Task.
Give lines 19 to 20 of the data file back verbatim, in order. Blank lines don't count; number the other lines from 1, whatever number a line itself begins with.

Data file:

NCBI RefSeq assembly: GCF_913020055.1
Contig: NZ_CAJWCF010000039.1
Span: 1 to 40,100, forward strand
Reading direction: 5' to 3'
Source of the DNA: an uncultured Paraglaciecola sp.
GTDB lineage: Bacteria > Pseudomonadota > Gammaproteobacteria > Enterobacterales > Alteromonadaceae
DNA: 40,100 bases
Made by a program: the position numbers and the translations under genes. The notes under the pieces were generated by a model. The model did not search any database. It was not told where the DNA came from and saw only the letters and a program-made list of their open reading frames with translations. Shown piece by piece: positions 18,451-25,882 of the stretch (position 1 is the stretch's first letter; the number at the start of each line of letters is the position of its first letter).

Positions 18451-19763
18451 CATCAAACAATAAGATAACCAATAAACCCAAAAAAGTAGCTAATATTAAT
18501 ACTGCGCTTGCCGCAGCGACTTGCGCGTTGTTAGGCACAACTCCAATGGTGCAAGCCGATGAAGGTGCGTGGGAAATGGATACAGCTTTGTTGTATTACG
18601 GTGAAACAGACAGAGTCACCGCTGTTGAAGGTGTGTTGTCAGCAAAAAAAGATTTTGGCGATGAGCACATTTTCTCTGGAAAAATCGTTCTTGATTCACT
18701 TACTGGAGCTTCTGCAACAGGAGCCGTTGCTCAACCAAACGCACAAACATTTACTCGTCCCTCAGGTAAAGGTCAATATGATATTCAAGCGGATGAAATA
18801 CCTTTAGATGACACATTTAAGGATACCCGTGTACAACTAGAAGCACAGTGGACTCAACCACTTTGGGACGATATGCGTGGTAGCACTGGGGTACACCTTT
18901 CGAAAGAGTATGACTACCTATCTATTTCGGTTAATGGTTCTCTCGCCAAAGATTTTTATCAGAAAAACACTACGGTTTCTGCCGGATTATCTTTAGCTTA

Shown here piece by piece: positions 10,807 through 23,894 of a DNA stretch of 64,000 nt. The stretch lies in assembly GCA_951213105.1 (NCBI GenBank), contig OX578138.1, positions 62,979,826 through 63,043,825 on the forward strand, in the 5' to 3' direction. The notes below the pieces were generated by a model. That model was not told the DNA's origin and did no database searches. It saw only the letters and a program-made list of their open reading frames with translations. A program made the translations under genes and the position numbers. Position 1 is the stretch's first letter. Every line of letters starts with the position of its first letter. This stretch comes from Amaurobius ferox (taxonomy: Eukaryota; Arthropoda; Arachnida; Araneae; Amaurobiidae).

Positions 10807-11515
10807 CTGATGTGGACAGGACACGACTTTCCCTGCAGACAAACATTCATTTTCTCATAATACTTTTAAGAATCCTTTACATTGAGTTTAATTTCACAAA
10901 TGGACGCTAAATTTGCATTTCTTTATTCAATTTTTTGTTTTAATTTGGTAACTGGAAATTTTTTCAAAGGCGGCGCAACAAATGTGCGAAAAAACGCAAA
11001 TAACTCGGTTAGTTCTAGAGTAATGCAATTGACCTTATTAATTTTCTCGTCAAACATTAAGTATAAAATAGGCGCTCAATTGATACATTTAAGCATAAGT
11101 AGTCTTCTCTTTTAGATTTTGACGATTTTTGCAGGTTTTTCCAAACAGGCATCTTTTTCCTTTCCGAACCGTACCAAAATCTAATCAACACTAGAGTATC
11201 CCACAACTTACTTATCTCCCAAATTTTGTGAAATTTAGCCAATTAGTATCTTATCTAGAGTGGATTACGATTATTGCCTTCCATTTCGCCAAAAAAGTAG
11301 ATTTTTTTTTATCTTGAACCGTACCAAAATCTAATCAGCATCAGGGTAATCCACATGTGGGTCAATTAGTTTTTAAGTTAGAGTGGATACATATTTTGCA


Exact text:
10901 TGGACGCTAAATTTGCATTTCTTTATTCAATTTTTTGTTTTAATTTGGTAACTGGAAATTTTTTCAAAGGCGGCGCAACAAATGTGCGAAAAAACGCAAA
11001 TAACTCGGTTAGTTCTAGAGTAATGCAATTGACCTTATTAATTTTCTCGTCAAACATTAAGTATAAAATAGGCGCTCAATTGATACATTTAAGCATAAGT